Heart Disease Claims the Life of Tillman the Skateboarding Dog

December 8, 2015

This article originally appeared on Dr. Mahaney’s Pet-Lebrity News column on Pet360.com as Heart Disease Claims the Life of Tillman the Skateboarding Dog

unnamedThe canine world lost an esteemed member this past week as Tillman the skateboarding dog passed away. You may have seen his lovable mug in association with Natural Balance pet foods, as he could often be found making celebrity appearances on the company’s behalf where he would display his skateboarding prowess.

I had the fortunate opportunity to meet Tillman and witness his athleticism at last year’s BlogPaws in Henderson, NV (outside of Las Vegas). Considering the English Bulldog as a breed isn’t generally one of the most athletic breeds due to their conformation, Tillman put on quite the display on his skateboard.

The news of Tillman passing was announced by his caretaker, Ron Davis, on his Tillman Skates Facebook page. Davis wrote, “I’m sorry to announce the world lost a true legend … My best bud Tillman passed away last night of natural causes. We spent 10 years making so many incredible memories skating, surfing and hanging out together. No words can truly describe how much he’ll be missed. Thanks for all the good times, Tilly.”

According to CBS Los Angeles, Davis reported that Tillman had a heart condition, an irregular heartbeat called an arrhythmia, which developed this past summer. This, according to the Ventura County Star, lead to heart muscle disease. Tillman passed away en route to a veterinary hospital.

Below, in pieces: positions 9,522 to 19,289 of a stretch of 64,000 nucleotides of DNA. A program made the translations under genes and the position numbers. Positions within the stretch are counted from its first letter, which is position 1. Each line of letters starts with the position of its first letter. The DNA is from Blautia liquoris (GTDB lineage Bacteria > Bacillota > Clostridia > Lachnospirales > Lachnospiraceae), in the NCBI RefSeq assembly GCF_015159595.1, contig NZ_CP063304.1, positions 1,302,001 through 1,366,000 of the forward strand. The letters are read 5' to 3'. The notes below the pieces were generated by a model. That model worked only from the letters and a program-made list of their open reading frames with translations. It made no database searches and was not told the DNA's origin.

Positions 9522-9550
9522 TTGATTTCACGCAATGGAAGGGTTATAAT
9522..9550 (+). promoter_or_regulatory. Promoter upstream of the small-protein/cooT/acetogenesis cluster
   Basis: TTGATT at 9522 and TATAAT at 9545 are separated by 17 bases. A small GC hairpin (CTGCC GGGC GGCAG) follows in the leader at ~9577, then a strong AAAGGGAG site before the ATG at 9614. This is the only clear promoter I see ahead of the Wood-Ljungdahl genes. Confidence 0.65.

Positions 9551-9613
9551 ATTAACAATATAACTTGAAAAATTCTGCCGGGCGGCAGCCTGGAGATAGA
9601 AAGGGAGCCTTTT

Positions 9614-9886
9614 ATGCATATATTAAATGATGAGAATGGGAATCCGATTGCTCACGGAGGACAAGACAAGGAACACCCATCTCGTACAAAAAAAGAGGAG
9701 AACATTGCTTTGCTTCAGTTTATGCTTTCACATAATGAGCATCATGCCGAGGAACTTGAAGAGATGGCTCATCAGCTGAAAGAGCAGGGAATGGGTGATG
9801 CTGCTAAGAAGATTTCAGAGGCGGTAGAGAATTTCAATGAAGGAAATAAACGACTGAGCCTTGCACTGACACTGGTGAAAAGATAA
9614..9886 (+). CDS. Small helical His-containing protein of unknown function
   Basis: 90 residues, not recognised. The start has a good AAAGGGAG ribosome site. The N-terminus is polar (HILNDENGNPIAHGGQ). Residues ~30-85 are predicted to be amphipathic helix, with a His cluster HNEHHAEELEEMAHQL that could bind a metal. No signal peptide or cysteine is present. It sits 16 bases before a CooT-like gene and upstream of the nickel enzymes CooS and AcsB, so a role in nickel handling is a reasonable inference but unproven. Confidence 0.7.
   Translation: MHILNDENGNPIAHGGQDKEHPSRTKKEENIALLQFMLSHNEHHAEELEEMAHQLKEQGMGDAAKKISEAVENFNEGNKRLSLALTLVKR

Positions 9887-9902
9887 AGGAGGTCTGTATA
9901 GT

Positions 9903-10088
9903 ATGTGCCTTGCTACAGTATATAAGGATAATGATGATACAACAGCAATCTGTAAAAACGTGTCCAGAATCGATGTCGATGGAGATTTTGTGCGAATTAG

Tillman was quite the accomplished pooch, and in 2009, he achieved the Guinness World Record for fastest 100 meters on a skateboard by a dogRon Davis’ YouTube page features many videos of Tillman, including scenes of him skateboarding, skimboarding, surfing, playing video games and even meeting the statue of Pat Tillman at Arizona State University (ASU).

Tillman was named after Pat Tillman, who played football for ASU and the Arizona Cardinals. Pat also put his NFL career on hold to serve multiple Army tours in Iraq and Afghanistan and, according to his website, his unit was ambushed on the evening of April 22, 2004 as it traveled through the rugged, canyon terrain of eastern Afghanistan. His heroic efforts to provide cover for fellow soldiers as they escaped from the canyon led to his untimely and tragic death via friendly-fire. Pat was tragically and accidentally killed by his own service members and has been lauded as a military hero.

It’s not yet known how severe Tillman’s arrhythmia was, if he had any other underlying cardiac or other diseases or if he was on medication. Medically managing an arrhythmia is a challenging prospect, as some patients’ conditions cannot be controlled with medications and a surgically implanted pacemaker is needed.

Having your dog or cat’s heart asculted (listened to with a stethoscope) is a routine part of a veterinarian’s physical examination and should be performed at least every 12 months for healthy animals and every six months or more frequently for sick or geriatric pets. An arrhythmia, heart murmur (heart valve or wall defect), or other abnormalities can be heard on ascultation. Diagnostics to assess heart disease can then be pursued, including: